Representation of Divorce, Child Residency, and Contact in Film

Divorce and Child Residency are often poorly represented in films and television. Looking at the 90s classics, The Parent Trap and Mrs Doubtfire, Watermans Legal highlight how Divorce and Child Residency and Contact (which used to commonly be referred to as Child Custody and Access) are represented by Hollywood.

The Parent Trap:

The Parent Trap Film Poster

Twins Annie and Hallie are strangers until they meet at summer camp. The pair discover that they are siblings and that their divorced parents are living on either side of the Atlantic. Each having residency for one of them. The pair then pursue an identity swap plan, hoping to reunite their parents.

The film supports the concept that divorce tears families apart. According to the Twins and Multiple Births Association, families with twins are statistically more likely to separate. Additionally, although their father’s new fiancée, Meredith truly is the worst, the film gives stepparents a poor representation. A major part of the film’s plot is preventing their father from remarrying by playing pranks, swapping identities, and setting traps. Despite what Disney tries to sell audiences, stepparents are often not a threat to a family unit and parents do not always reconcile. Many families are able to communicate and work together and are often happier post separation.

During a child contact/residency case, a court will consider the following:

  • Where possible, the views of a child, if the child is deemed old enough/articulate enough to express a view.
  • The welfare of the child and what would be in their best interests.
  • The stability of both parents and their circumstances and ability to care for their child
  • What the care arrangements have been since the child was born.

Parent Trap Scene- boat date

A ‘Parent Trap’ situation is rare. In real life Family-Law child contact/residency cases, a court will decide on an outcome that is for the best interests of the children. Keeping siblings together is the ideal solution. Parents can then come to an agreement on shared contact/residency arrangements. However, in the rare occasion that siblings are unable to safely live together, a  court could separate them.

It is not uncommon for one parent to wish to relocate following a divorce. They may wish to have their child with them. Yet, if the other parent objects to their relocation, then a court can decide on the matter.

Influencing the Children (Scotland) Act 2020

It wasn’t until 2020 that the Scottish Government addressed sibling separation and contact through legislation. (Although sibling relationships have been protected under the European Convention on Human Rights and the United Nations Convention on the Rights of the Child.) This new Act enforces a legal duty to promote and maintain sibling contact. This will either be through keeping the siblings together or promote regular contact between them in cases that they are separated.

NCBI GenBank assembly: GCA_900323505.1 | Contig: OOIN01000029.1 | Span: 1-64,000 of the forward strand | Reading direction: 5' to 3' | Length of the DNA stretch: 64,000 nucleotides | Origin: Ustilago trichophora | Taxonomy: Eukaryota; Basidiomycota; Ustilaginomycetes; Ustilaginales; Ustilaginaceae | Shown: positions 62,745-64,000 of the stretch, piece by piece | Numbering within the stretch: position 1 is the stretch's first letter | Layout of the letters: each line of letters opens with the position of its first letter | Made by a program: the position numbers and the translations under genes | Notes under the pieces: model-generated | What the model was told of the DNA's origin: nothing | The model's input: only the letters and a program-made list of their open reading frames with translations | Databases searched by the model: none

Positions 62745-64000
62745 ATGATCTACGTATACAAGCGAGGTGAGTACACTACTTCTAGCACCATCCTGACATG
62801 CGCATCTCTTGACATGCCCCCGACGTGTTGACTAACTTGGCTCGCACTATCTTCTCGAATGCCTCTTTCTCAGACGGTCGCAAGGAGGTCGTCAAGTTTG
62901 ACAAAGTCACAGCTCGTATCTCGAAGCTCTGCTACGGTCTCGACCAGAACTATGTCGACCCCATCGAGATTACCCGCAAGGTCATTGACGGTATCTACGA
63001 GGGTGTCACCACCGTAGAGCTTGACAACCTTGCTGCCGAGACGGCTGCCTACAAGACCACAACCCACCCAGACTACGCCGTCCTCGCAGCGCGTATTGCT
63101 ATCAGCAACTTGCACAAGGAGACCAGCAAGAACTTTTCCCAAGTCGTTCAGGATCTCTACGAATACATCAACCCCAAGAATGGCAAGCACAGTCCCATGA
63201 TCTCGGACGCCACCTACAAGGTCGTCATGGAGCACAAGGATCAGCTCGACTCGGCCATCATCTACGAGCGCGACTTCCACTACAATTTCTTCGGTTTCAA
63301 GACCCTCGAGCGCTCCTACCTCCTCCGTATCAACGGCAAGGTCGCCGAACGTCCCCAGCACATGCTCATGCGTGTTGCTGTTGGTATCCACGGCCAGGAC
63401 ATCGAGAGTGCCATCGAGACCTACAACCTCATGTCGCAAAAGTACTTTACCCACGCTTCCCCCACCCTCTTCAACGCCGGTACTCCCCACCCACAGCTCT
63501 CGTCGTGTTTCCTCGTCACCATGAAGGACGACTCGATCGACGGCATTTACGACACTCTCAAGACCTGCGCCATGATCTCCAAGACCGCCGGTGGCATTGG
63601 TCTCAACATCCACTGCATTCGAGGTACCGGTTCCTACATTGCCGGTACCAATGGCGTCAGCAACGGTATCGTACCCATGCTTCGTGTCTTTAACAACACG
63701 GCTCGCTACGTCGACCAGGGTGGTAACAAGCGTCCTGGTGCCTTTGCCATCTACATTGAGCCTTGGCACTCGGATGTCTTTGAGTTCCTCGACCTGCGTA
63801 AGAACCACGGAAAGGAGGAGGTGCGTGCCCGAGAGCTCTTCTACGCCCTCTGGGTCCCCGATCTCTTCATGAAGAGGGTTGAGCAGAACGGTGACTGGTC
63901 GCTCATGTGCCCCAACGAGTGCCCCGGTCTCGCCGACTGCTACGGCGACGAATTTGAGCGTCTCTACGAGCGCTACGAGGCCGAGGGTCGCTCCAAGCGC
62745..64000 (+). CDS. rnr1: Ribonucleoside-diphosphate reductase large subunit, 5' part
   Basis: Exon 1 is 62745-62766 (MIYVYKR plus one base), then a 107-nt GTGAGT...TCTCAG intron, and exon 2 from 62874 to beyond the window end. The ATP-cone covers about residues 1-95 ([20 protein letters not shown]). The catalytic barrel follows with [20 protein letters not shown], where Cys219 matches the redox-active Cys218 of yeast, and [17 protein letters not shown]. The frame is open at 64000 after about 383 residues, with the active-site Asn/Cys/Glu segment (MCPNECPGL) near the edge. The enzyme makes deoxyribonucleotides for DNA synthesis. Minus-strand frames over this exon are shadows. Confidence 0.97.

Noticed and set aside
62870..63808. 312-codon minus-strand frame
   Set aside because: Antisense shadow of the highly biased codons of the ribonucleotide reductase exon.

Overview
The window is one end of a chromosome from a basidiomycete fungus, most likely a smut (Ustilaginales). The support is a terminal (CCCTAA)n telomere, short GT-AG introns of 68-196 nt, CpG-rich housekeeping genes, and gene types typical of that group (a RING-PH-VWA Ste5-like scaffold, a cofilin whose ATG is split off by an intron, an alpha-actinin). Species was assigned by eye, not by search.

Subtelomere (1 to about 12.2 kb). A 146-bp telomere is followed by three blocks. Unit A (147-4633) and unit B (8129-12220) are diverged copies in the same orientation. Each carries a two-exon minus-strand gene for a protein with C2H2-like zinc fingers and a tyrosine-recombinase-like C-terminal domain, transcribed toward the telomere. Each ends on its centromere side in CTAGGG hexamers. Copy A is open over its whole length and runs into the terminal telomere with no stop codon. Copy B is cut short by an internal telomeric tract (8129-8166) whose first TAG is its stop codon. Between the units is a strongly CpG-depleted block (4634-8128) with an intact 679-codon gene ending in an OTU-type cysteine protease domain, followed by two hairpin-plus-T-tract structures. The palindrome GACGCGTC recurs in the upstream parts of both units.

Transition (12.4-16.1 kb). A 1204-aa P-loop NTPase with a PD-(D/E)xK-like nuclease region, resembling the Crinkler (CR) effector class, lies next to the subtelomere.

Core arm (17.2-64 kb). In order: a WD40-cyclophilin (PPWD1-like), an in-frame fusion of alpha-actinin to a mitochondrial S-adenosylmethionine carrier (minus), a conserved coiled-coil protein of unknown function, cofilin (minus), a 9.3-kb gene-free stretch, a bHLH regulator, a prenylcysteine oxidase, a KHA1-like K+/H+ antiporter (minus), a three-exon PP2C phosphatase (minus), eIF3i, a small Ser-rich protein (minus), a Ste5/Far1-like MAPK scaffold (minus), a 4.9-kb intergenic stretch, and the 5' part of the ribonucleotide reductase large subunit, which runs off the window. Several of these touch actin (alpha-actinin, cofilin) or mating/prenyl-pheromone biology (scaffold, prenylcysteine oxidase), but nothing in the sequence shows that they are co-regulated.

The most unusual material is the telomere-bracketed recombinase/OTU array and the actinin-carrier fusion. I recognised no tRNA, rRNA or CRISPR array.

Mrs Doubtfire:

Mrs Doubtfire Film Poster

In an attempt to see more of his children after his divorce, Daniel Hillard dresses as an old Scottish woman and is hired by his ex-wife as a nanny. The disguise works, and Mrs Doubtfire wins over the children, allowing Daniel to become a better father.

The film highlights that even though Daniel loses the battle for care of his children, not all fathers are absentees after divorce. Daniel is granted supervised contact with his children once a week. The mother, Miranda allows the courts to believe that her ex-husband is unfit to care for his children.

Although divorce can be challenging on a family, Robin Williams’ character takes the drastic step to dress up as the nanny in an attempt to spend more time with his children and hilarity ensues. Of course, in reality we would always advise against identity fraud…and bringing a petting zoo into the house.

Mrs Doubtfire Film Scene- Pool party

Supervised contact   often takes place where there is a history of concern over a parent, and therefore their abilities to provide sufficient care is put into question. Although this situation can be difficult and having your contact time supervised by a third party can create a very artificial setting, contact sessions go well, perhaps in time the contact will no longer need to be supervised. If the contact is being supervised in a contact centre, the feedback from the member of staff can be used as evidence for any future amendments to contact agreements and to assess parenting skills.

When clients cannot concur on contact arrangements, lawyers can act as mediators to help separated couples come up with a fair system that works for both parties.

  After a separation or divorce, courts view it as beneficial for children to remain in contact with both parents. Families can take time to adjust after a divorce or separation. The end of Mrs Doubtfire demonstrates that it is possible to adapt to the new situation. Families can be happy after divorce.